A private equity funds ultimate goal is to sell orexitits investments in portfolio companies for a return, known as internal rate of return (IRR) in excess of the price paid. These exit scenarios historically have been anIPOof the portfolio company or a sale of the company to a strategic acquirer through a merger or acquisition (M&A), also known as a trade sale.15A sale of the portfolio company to another private equity firm, also known as asecondary, has become common feature of developed private equity markets.14
In prior years, another exit strategy has been a preferred dividend by the portfolio company to the private equity fund to repay the capital investment, sometimes financed with additional debt.1617
Considerations for investing in private equity funds relative to other forms of investment include:
Substantial entry requirements: With most private equity funds requiring significant initial commitment (usually upwards of $1,000,000), which can be drawn at the managers discretion over the first few years of the fund.
Limited liquidity: Investments in limited partnership interests (the dominant legal form of private equity investments) are referred to as illiquid investments, which should earn a premium over traditional securities, such as stocks and bonds. Once invested, liquidity of invested funds may be very difficult to achieve before the manager realizes the investments in the portfolio because an investors capital may be locked-up in long-term investments for as long as twelve years. Distributions may be made only as investments are converted to cash with limited partners typically having no right to demand that sales be made.
Investment Control: Nearly all investors in private equity are passive and rely on the manager to make investments and generate liquidity from those investments. Typically, governance rights forlimited partnersin private equity funds are minimal. However, in some cases, Limited Partners with substantial investment enjoy special rights and terms of investment.
Unfunded Commitments: An investors commitment to a private equity fund is satisfied over time as the general partner makes capital calls on the investor. If a private equity firm cannot find suitable investment opportunities, it will not draw on an investors commitment, and an investor may potentially invest less than expected or committed.
Investment Risks: Given the risks associated with private equity investments, an investor can lose all of its investment. The risk of loss of capital is typically higher inventure capitalfunds, which invest in companies during the earliest phases of their development or in companies with high amounts of financialleverage. By their nature, investments inprivately heldcompanies tend to be riskier than investments inpublicly tradedcompanies.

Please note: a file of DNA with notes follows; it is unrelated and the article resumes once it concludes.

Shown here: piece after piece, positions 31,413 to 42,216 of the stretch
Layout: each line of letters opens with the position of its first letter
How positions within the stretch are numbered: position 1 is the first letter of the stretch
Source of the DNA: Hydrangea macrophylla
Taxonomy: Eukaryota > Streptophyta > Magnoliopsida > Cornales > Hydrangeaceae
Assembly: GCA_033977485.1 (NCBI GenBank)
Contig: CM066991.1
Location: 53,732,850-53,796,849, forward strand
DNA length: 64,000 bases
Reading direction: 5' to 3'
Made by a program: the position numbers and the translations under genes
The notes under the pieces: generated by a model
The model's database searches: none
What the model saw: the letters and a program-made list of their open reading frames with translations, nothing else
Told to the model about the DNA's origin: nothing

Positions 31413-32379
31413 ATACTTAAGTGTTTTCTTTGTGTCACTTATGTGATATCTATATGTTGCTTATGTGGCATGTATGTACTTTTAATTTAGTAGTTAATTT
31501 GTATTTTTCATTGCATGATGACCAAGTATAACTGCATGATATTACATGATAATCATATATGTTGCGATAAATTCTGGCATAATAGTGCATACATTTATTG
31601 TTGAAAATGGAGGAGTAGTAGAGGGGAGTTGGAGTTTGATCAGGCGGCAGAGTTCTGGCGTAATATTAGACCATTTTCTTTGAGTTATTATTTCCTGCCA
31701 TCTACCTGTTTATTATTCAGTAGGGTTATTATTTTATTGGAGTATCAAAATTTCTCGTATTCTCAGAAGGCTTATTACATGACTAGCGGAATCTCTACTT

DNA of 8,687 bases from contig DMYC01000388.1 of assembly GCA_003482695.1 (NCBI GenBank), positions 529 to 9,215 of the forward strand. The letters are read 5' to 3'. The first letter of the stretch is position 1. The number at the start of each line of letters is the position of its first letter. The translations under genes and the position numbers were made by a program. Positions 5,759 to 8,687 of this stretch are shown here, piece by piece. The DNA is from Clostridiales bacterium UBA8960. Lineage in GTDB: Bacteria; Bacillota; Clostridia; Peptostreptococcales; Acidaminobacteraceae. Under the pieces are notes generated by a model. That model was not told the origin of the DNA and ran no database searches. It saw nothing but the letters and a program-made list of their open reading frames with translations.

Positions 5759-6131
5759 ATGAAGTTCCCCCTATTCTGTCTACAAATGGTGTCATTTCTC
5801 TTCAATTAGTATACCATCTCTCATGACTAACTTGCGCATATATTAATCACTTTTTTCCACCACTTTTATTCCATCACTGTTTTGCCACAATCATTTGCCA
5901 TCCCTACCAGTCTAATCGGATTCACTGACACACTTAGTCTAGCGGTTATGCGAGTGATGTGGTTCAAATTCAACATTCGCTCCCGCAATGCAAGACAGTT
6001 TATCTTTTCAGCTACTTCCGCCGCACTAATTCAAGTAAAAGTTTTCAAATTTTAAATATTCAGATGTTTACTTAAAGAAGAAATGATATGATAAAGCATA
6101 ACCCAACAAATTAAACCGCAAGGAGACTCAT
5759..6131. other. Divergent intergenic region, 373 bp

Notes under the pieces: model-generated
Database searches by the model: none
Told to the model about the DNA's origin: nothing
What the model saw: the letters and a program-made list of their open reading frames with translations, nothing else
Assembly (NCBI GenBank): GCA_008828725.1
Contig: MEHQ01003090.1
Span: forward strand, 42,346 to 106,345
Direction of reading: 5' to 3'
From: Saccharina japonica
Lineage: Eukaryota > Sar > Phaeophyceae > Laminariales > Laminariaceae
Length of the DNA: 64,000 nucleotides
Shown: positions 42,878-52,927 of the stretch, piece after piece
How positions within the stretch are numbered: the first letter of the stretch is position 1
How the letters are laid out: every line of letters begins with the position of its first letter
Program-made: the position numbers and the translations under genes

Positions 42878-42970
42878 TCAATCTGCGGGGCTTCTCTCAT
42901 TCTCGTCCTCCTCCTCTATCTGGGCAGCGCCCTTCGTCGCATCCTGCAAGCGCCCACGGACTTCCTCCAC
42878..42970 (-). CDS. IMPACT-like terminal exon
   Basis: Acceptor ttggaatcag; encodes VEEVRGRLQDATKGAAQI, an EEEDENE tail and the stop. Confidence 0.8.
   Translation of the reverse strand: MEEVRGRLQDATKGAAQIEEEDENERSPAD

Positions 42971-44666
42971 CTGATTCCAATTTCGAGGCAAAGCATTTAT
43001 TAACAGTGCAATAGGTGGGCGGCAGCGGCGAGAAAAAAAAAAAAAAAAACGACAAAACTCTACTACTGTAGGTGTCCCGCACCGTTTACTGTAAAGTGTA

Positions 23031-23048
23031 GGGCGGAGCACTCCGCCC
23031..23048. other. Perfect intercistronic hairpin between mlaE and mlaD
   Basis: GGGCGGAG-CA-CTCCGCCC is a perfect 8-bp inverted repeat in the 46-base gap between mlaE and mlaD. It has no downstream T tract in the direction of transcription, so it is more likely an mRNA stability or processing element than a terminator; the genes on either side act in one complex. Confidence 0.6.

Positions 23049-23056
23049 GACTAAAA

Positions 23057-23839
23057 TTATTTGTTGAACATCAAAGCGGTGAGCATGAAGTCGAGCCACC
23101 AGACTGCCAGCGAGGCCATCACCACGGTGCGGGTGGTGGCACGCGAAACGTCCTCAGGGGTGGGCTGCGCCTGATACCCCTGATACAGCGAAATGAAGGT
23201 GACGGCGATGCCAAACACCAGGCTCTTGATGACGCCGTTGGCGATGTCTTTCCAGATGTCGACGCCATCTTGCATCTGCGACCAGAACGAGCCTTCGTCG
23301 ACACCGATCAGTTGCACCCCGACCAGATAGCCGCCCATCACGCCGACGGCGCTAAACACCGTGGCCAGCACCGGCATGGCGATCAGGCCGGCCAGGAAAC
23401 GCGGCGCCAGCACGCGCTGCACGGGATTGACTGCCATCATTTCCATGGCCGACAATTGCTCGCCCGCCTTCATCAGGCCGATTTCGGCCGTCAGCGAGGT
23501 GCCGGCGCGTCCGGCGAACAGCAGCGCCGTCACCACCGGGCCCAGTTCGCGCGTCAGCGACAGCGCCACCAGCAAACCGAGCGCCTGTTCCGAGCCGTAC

High returns: Consistent with the risks outlined above, private equity can provide high returns, with the best private equity managers significantly outperforming the public markets.
For the above-mentioned reasons, private equity fund investment is for investors who can afford to have capital locked up for long periods and who can risk losing significant amounts of money. These disadvantages are offset by the potential benefits of annual returns, which may range up to 30% per annum for successful funds.23
History of private equity and venture capital
List of private equity firmsfor a list of the largest active private equity investment firms.
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Kaplan, Steven N., and Antoinette Schoar. Private equity performance: Returns, persistence, and capital flows. The Journal of Finance 60.4 (2005): 1791-1823.
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Private Equity Fund Investments: New Insights on Alignment of Interests, Governance, Returns and Forecasting
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Research Handbook on Hedge Funds, Private Equity and Alternative Investments
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A closer look: Private equity co-investment: Best practices emerging
. PwC Financial Services Regulatory Practice, January, 2015.
Krger Andersen, Thomas.Legal Structure of Private Equity Funds. Private Equity and Hedge Funds 2007.
Prowse, Stephen D.The Economics of the Private Equity Market. Federal Reserve Bank of Dallas, 1998.
The Economics of Private Equity Funds(University of Pennsylvania, The Wharton School, Department of Finance)
VC Experts Glossary(Glossary of Private Equity Terms)
Guide on Private Equity and Venture Capital for Entrepreneurs(European Venture Capital Association, 2007)
UK Venture Capital and Private Equity as an Asset Class(British Venture Capital Association)
Note on Limited Partnership Agreements(Tuck School of Business at Dartmouth, 2003)
Private equity a guide for pension fund trustees. Pensions Investment Research Consultants (PIRC) for the Trades Union Congress.
History of private equity and venture capital
(Venture capital fundMezzanine investment fundsVulture fund)
Wikipedia references cleanup from October 2015
Articles covered by WikiProject Wikify from October 2015
This page was last edited on 3 June 2019, at 20:47